Late night movies. Early morning coffee. Waffles, bacon, eggs, and Grandpa's jelly. The newspaper. Crosswords. Football games. Baseball games. Grandpa's headphones. Always full candy jars.

But as I was talking I realized that more than any of that, I wanted them to know the feeling that washed over me as soon as I pulled into the driveway every single time. This was the place where I could put the rest of the world away and just be me. Unconditional love, free for the taking. I was suddenly filled with the strong desire to replicate that in my home, for my family.

Through the rest of the quiet car ride home I realized I wouldn't forget. How could I? My days in that house are what make me, well, me.


As Ina and Cora were dragging their hand picked chairs chairs to the check-out counter of the antique store, so proud of their choices, and then again inside the house, picking the perfect spot for them to sit, I realized that they will probably remember the day they picked out their chairs for a long time. These were new family moments, new ways this table will be added to another generation of family memories.

Another generation of family memories, precisely what my grandparents were going for, what I am going for.

I hope I do it right.

Tuesday, April 2, 2019

Spring Stay

My mom called this morning just to see how I was, which really means that I haven't blogged in two weeks and I actually have to tell her what we have been up to.

(Her flame of hair cannot be tamed.)

Sorry Mom.

Two weeks ago Ina was on spring break, but we are going on a big family vacation in May, so in an effort to save our vacation days (and vacation funds), we stayed put.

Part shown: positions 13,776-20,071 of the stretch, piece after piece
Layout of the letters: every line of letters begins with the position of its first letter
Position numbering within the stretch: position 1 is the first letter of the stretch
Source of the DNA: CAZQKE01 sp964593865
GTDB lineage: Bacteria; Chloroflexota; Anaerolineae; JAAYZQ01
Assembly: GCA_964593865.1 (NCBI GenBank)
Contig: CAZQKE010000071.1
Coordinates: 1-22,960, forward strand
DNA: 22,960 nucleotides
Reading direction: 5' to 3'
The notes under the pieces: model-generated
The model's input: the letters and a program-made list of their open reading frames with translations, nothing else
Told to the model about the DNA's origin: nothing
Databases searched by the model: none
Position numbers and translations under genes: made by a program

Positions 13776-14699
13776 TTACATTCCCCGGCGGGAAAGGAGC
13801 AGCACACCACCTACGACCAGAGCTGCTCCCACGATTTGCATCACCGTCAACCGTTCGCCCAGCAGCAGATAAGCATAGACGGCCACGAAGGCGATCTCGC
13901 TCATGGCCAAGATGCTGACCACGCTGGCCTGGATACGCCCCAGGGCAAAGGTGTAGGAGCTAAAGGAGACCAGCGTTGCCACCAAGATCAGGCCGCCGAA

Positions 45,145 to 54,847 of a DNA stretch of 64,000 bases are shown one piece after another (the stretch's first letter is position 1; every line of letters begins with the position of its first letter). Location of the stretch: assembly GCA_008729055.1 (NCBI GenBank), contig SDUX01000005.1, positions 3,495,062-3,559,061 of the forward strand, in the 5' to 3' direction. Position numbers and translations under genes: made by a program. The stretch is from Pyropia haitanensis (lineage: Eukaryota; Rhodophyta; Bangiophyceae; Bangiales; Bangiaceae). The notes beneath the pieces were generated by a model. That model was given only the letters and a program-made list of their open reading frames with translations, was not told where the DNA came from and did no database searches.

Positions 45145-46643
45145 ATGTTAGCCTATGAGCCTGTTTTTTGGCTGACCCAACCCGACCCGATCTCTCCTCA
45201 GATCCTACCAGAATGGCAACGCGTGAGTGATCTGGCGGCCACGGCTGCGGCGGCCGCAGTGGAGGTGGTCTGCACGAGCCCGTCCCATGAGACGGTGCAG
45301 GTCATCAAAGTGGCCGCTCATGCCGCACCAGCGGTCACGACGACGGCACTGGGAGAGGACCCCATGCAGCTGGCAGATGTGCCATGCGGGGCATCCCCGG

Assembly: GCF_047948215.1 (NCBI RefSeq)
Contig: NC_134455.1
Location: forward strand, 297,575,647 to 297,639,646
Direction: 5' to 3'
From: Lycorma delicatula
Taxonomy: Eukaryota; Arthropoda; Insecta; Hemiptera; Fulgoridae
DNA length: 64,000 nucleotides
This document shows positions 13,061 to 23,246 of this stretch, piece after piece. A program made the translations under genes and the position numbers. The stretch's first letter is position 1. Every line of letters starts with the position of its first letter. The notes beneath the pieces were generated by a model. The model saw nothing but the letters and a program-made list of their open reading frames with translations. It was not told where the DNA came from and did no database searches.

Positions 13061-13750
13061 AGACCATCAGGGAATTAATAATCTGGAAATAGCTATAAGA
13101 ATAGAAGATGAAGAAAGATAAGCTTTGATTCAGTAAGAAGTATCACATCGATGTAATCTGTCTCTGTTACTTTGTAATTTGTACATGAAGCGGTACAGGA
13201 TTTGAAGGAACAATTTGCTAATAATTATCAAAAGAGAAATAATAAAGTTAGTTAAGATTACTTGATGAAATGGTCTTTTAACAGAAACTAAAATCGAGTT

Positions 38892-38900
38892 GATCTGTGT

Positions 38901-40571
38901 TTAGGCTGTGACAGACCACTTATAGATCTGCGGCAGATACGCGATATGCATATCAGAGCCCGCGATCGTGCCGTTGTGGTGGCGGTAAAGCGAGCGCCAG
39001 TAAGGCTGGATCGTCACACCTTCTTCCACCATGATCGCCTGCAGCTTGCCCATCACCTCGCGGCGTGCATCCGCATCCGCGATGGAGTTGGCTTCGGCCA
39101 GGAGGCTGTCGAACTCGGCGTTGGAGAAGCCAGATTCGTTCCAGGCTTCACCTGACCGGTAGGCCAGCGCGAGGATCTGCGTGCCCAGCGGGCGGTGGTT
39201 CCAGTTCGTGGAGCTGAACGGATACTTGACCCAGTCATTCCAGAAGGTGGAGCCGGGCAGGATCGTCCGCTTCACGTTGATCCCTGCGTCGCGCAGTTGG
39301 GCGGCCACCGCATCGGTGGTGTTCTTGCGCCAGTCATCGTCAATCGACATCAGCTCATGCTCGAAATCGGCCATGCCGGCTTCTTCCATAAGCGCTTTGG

One night Ina and Cora stayed with Grandma Frankie, who likely felt like a hurricane came through her house.

We rode bikes and scooters, grilled dinner outside, swang our hearts out, and generally enjoyed not being locked up inside after work. In just a few weeks' time, Ina has mastered the bike without training wheels. I actually had to tell her to slow down once because I was scared she was going to fall, but she knew she wouldn't.

One Saturday we met my friend Liz and her daughters at Science City. I hadn't been there since I was a kid and boy has that place improved!

The optical illusions, magnets, puzzles, and water features of the building were very cool, but what stole the show and all three Kendrick girl hearts was the outside features. So many cool things to play on!

I  think they would have played there until they fell asleep. Mira was as pleased as punch to be playing with the big kids and didn't seem to mind that she couldn't climb past the first level unless someone helped her, and she found a lot of that. Thankfully there was always an extra mom to save the day when she tried to step off the spinning ball or when Ina tried to squeeze her onto the next level through brute force.

The final day of Ina's spring break I made the last minute decision to use a vacation day and take her and Cora to the zoo while Granny kept Mira. This was the first time I have been to the zoo since I had kids that I didn't have to worry about a baby and we all had an absolute blast.